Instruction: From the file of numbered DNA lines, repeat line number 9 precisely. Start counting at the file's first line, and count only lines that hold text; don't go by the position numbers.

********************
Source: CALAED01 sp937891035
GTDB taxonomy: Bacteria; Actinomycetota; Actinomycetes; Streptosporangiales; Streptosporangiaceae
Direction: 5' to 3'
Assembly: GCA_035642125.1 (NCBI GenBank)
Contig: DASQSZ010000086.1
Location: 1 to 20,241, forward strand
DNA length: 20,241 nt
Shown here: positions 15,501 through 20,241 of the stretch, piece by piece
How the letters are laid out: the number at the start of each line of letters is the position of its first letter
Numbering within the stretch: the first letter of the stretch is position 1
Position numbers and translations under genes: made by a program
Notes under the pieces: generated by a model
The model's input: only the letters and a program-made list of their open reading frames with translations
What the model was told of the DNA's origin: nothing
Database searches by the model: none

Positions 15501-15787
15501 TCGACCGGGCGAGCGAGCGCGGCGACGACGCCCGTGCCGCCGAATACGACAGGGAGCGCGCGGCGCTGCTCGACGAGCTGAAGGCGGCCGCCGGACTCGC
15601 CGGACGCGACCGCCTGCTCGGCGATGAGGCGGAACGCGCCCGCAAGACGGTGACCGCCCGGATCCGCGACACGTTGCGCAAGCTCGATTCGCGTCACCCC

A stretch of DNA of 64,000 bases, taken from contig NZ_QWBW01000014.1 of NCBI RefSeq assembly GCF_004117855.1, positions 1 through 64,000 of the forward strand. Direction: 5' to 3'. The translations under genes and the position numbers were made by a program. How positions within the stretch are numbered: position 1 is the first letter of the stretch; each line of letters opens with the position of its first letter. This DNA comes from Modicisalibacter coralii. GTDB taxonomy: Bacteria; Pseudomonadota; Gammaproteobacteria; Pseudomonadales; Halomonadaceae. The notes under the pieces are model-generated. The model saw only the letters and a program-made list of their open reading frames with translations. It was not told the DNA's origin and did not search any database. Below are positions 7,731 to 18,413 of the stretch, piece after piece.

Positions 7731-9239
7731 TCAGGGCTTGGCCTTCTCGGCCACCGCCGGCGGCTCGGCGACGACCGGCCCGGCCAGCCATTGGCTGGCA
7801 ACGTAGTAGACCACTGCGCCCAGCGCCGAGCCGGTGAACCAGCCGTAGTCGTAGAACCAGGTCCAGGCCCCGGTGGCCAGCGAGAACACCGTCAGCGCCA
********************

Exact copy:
How the letters are laid out: the number at the start of each line of letters is the position of its first letter